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Public Humanities

Appearing on the BBC World Services

I am honored to share that insights from my research were heard around the world for two minutes on August 23rd, 2016, in the BBC World Services “Beyond Binary” documentary. If you care to listen me especially, I am a minute 10. You can hear me speak about my new research on trans use of Tumblr. For about two years, I’ve been collecting data on the use of the #ftm hashtag and, for a shorter time, #mtf hashtag on Tumblr. I came upon the world of trans Tumblr, as I call it, in 2010 when I was choosing my own new name. I found a tightly-knit network of trans people who are otherwise unanchored through their geographic diaspora. You can click here to read more about that research project.

Here’s more on the “Beyond Binary” documentary from the BBC World Services website: In communities around the globe, non-binary …

Speaking at Eulogy for the Dyke Bar in NYC

I’m in NYC again, walking around among the places where it seems everyone I knew over the last 16 years in this city used to be able to afford to live. What a perfect frame of loss and longing, transition and possibility in which to speak as part of the weekend long events on the Eulogy for the Dyke Bar (EFTDB) at PULSE today. EFTDB is an installation by artist and queer Macon Reed: a fully-immersive structure that revisits the legacies and physical spaces of dyke bars, an increasingly rare component of the contemporary queer cultural landscape. Made of simple materials and seductively saturated colors, Reed’s hand-made installation includes a full bar, pool table, jukebox, and wall-to-wall wood paneling.

I am honored to be part of that exhibit! I will be on a panel discussing the present moment of dyke bar closings at 1pm on 125 W 18th

Sharing My MA Thesis: Aggression in the Quaker Meeting for Worship

Over ten years ago, I spent a year pursuing the role of the instinct for aggression–the instinct to act, behave, take part, stand up, speak out, and so on–in my masters thesis, “’Ecstasy Has Been Given to the Tiger:’ Aggression in the Quaker Meeting for Worship,” which I share below.

ABSTRACT. Together, aggression and Quakerism are two seemingly disparate aspects of the intersection of psychiatry and religion. Society generally encourages disavowing aggression because of its incitement of and pairing with hatred and violence. Quakerism is branded at the other end of the spectrum as entirely passive for its silence (in the worship service) and dedication to peace (evident in its renowned social justice efforts). Yet aggression and Quakerism are intrinsically and necessarily intertwined for any religion’s healthy survival. Drawing upon work by Winnicott, Holbrook, and Ulanov to theorize the place of aggression in Quaker Meeting, I use William James’ method …

Details for the Gender & Geography Bibliography Hackathon

I am delighted to share that the Gender & Geography Bibliography Hackathon will take place November 15th-21st, 2015. A hackathon is a time when a group of people come together to work on a digital project, usually by coding and creating content for an app or website. Skills and time involved are minimal. The outcome is a profound source of public knowledge across fields, as well as training in the citation management software, Zotero.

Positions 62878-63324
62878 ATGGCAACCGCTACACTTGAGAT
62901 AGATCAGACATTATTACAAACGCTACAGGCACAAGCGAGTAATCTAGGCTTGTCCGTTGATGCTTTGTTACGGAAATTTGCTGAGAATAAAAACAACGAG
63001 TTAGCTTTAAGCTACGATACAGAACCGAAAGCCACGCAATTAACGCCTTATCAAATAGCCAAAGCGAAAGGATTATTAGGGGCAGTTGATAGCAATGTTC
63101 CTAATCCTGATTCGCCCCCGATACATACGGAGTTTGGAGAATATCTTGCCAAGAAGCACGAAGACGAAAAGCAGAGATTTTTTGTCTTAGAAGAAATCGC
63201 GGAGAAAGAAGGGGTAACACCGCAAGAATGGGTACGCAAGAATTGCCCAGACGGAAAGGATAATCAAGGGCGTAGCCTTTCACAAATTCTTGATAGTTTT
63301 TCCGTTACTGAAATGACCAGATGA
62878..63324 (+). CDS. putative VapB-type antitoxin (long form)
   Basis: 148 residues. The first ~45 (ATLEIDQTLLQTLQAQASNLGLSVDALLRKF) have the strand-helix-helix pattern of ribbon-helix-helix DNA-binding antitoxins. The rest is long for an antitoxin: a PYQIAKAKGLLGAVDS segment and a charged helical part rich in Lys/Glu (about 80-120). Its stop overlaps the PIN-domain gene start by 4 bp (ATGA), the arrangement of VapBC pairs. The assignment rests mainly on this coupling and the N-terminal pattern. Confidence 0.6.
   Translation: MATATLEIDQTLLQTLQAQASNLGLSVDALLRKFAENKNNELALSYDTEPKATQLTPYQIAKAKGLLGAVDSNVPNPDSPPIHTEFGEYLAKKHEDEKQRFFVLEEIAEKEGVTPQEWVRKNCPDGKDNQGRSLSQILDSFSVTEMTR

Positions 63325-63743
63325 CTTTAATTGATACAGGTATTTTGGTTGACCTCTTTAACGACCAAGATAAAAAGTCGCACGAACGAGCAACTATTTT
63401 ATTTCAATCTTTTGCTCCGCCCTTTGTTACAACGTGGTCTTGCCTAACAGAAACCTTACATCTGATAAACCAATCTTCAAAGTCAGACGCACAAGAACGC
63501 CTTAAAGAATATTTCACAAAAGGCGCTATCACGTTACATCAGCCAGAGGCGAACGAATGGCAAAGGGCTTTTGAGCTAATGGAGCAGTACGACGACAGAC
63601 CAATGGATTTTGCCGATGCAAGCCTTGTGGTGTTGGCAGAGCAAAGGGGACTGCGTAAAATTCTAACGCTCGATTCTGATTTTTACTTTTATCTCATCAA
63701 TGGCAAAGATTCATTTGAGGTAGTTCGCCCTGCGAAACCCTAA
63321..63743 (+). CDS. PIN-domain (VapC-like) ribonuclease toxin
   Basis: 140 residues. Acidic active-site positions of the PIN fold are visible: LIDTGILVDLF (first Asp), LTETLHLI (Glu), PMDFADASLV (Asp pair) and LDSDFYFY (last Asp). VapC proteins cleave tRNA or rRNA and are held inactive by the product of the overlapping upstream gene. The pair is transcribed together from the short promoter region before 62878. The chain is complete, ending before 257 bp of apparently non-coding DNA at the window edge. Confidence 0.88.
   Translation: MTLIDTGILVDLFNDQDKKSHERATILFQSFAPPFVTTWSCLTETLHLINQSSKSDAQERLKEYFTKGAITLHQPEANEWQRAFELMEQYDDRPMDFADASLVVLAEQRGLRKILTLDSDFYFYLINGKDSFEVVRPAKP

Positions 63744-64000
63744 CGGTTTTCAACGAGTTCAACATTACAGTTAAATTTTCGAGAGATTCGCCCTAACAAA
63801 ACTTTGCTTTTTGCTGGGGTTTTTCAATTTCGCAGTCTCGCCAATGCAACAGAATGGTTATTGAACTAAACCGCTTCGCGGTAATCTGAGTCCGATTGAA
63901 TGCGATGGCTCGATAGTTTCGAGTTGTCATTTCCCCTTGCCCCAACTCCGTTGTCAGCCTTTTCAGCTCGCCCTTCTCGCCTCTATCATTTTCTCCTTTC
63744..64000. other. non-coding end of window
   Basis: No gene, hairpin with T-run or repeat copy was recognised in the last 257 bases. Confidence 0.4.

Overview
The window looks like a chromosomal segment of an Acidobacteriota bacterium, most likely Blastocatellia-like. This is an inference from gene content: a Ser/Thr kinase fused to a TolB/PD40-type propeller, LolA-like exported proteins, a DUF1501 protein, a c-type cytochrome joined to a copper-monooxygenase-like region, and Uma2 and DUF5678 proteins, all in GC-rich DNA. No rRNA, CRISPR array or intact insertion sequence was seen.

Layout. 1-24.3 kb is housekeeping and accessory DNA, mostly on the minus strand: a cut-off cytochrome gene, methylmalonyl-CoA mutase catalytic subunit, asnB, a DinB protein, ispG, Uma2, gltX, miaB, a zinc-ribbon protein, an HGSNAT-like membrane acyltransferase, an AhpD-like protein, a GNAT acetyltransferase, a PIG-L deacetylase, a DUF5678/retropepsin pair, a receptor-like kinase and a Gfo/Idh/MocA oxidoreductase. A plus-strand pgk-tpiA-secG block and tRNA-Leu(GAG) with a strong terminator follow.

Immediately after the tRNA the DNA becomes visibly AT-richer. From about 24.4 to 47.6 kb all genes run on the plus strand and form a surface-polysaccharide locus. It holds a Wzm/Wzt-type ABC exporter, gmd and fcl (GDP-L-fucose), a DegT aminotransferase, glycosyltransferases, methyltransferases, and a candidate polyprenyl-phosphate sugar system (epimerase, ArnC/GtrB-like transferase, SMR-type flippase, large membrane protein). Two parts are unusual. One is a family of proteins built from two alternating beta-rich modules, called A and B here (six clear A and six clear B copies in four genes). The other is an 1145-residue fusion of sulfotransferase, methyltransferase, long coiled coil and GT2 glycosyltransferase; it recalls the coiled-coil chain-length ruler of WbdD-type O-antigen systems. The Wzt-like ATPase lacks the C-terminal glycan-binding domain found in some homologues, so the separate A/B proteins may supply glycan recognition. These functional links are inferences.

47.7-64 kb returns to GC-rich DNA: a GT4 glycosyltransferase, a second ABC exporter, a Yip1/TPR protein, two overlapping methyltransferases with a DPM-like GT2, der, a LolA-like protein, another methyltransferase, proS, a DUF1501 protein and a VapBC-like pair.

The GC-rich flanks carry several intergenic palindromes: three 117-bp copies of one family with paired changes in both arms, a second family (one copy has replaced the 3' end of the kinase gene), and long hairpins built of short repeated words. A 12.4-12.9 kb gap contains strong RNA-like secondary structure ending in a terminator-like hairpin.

We are eagerly seeking faculty, students, staff, & citizens who want to take part any time and anywhere during the week of 11/15 to add to and edit the now 3,000+ large online, citation database of feminist geographic sources. We are particularly keen to have folks contribute books, book chapters, and multimedia citations from across disciplines, and we are extremely eager for contributions of non-English materials. Folks can work on their own or form their …

Slides & Handout from OA Panel at Trinity College

We had a rousing conversation about the merits of open access (#OA) during Open Access Week at Trinity College. My presentation focused on how I came into OA and the key resources that make a busy faculty member or graduate student’s entrée into sharing their research publicly as part of the open education movement. I include my slides and the handout I shared below. After an introduction from our digital librarian Amy Harrell, I was joined by my colleagues Jack Doughtery in Urban Education Studies, and Charles Lebel in Language and Culture Studies in brief individual presentations followed by a conversation with our faculty.

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Panel 10/22: Open for Collaboration: Scholarship in the Age of Open Access

This Thursday I will be speaking on a panel regarding on my home turf, Trinity College, regarding the import of open access (OA) in the production of knowledge. The panel is open to the public!

Open for Collaboration: Scholarship in the Age of Open Access

Academic publishing in the digital age has opened new channels for scholarly communication. But are those channels truly reaching those who can most benefit from your research? On Thursday, October 22, we will host a Common Hour program featuring guest speakers who will address the status of the Open Access movement, and the ways in which it facilitates broader, collaborative scholarly discussions. The program is part of International Open Access Week, a global annual event that promotes discussion and awareness of Open Access publishing models.

Thursday, October 22nd at 12:15 pm in the Rittenberg Lounge, Mather Hall, Trinity College.

Sponsors: Trinity College Information Services